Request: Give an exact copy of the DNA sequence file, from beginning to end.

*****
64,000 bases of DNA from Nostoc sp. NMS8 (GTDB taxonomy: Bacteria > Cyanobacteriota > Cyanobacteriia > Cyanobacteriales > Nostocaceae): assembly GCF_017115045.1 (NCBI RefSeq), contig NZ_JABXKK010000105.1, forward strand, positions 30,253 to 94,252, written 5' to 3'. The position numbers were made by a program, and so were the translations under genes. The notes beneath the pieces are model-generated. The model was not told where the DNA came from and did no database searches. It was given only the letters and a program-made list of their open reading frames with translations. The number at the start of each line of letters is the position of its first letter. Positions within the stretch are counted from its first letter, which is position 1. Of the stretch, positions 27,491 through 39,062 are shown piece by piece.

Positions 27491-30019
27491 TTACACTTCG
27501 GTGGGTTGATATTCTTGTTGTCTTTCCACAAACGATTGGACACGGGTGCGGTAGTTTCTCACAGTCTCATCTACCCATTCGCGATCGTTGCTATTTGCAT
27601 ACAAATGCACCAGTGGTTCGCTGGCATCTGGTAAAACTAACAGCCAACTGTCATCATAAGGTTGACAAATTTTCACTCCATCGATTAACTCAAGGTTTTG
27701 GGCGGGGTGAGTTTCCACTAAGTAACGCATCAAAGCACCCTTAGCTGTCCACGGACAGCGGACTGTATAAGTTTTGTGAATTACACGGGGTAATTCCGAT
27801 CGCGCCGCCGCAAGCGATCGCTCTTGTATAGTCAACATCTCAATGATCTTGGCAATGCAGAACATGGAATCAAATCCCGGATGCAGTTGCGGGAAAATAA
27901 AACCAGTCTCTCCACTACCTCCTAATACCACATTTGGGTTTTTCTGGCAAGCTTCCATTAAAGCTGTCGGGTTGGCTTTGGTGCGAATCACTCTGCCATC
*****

64,000 bases of DNA from Nostoc sp. NMS8 (GTDB taxonomy: Bacteria > Cyanobacteriota > Cyanobacteriia > Cyanobacteriales > Nostocaceae): assembly GCF_017115045.1 (NCBI RefSeq), contig NZ_JABXKK010000105.1, forward strand, positions 30,253 to 94,252, written 5' to 3'. The position numbers were made by a program, and so were the translations under genes. The notes beneath the pieces are model-generated. The model was not told where the DNA came from and did no database searches. It was given only the letters and a program-made list of their open reading frames with translations. The number at the start of each line of letters is the position of its first letter. Positions within the stretch are counted from its first letter, which is position 1. Of the stretch, positions 27,491 through 39,062 are shown piece by piece.

Positions 27491-30019
27491 TTACACTTCG
27501 GTGGGTTGATATTCTTGTTGTCTTTCCACAAACGATTGGACACGGGTGCGGTAGTTTCTCACAGTCTCATCTACCCATTCGCGATCGTTGCTATTTGCAT
27601 ACAAATGCACCAGTGGTTCGCTGGCATCTGGTAAAACTAACAGCCAACTGTCATCATAAGGTTGACAAATTTTCACTCCATCGATTAACTCAAGGTTTTG
27701 GGCGGGGTGAGTTTCCACTAAGTAACGCATCAAAGCACCCTTAGCTGTCCACGGACAGCGGACTGTATAAGTTTTGTGAATTACACGGGGTAATTCCGAT
27801 CGCGCCGCCGCAAGCGATCGCTCTTGTATAGTCAACATCTCAATGATCTTGGCAATGCAGAACATGGAATCAAATCCCGGATGCAGTTGCGGGAAAATAA
27901 AACCAGTCTCTCCACTACCTCCTAATACCACATTTGGGTTTTTCTGGCAAGCTTCCATTAAAGCTGTCGGGTTGGCTTTGGTGCGAATCACTCTGCCATC